- Connecting to my values. Two questions I often reflect on have been particularly useful when navigating uncertainty: What are my values? [Answer: Love, Gratitude, Humility, Exploration, Contribution.] How can I bring them to life today? [Answer: a specific action related to a conversation, an interaction at home, a business decision, my health, nearly anything. Specificity is critical here.]
- Clarifying importance. Three questions I like to reflect on for this: Who is important in this situation? What is important in this situation? How can I make a decision or take action that moves me towards these?
- Mindfulness. It doesn’t require a lotus position on a mountain top. Eyes open or closed, at my desk or on a bus, I breathe in for a 4 count, hold that breath for a 7 count, then breathe out for an 8 count. I most often do this 3 times but even once will make a material difference.
- Acceptance. I now find myself talking about the uncertainty of a void (and the associated anxiety, loneliness etc) as “the price of entry” to the change I’m working through.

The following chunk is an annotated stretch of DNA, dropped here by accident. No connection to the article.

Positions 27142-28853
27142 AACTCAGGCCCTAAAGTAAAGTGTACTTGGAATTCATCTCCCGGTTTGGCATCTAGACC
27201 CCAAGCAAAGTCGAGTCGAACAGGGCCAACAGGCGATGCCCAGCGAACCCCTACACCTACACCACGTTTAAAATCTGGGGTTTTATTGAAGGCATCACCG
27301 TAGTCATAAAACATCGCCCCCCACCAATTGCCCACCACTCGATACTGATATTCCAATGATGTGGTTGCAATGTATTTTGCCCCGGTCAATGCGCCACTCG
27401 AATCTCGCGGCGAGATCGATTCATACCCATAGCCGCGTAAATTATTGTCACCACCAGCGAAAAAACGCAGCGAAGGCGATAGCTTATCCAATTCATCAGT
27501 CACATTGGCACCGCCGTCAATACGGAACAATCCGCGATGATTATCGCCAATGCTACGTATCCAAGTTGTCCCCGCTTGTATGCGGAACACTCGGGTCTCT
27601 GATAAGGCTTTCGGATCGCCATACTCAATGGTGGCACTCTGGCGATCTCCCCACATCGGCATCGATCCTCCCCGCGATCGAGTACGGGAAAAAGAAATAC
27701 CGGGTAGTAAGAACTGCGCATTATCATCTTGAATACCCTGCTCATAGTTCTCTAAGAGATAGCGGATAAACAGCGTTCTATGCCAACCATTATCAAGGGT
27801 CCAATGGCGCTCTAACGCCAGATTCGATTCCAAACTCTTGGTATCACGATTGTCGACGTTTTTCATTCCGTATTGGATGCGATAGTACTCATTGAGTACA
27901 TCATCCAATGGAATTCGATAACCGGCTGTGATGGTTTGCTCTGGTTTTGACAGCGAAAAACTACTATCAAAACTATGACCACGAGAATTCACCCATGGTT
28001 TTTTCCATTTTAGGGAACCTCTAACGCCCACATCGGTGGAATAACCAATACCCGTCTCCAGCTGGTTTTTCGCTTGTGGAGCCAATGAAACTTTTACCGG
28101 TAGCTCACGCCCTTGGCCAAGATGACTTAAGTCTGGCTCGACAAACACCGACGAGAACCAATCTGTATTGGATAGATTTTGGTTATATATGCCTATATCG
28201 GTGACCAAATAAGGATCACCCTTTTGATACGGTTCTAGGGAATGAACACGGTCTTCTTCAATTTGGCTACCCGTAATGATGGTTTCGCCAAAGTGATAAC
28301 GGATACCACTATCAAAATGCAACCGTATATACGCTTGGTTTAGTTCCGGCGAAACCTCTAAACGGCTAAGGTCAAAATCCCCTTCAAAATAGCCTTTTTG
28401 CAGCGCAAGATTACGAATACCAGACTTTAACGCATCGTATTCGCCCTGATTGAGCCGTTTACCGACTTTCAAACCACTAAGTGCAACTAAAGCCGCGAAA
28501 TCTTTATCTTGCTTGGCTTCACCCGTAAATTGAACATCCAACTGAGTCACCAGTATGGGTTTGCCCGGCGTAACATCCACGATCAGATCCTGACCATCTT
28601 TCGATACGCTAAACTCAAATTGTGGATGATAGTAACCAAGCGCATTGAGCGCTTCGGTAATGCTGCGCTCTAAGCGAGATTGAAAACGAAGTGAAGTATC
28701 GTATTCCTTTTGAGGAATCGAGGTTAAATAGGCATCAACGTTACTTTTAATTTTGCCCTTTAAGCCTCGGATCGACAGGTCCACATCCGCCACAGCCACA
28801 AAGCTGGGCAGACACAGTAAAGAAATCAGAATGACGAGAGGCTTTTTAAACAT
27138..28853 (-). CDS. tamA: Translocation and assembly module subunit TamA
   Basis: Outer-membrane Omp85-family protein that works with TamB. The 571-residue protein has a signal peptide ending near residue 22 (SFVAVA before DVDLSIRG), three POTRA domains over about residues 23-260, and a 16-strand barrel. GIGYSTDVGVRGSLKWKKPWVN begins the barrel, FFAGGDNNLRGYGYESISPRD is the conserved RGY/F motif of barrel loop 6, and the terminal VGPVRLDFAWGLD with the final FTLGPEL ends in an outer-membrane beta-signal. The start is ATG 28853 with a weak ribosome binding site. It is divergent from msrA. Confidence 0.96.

- Doubling down on my energy. Two more questions I find useful here: What energises me? [I plan and action ways to do more of these.] What drains me? [I plan and action ways to do less of these.]
Whether it was from a deep sense of loss or the high of accomplishment, from all of the conversations I’ve had with people over the years and my own experience, the resounding theme is to look inwards.
Suffering is a shared condition of humanity regardless of anyone’s “success” or otherwise. There is an immense beauty in how it connects us all.
I’ve known for a long time the privilege of becoming an Olympian, of being able to fulfil my dream, of being supported by so many along that path who didn’t get the accolade but without whom I would never have made it.
With privilege comes responsibility. And that responsibility, as I see it, is to own and share the lessons from all of my stories – good and bad – not just the highlight reel.
I’ve seen enough highlight reels.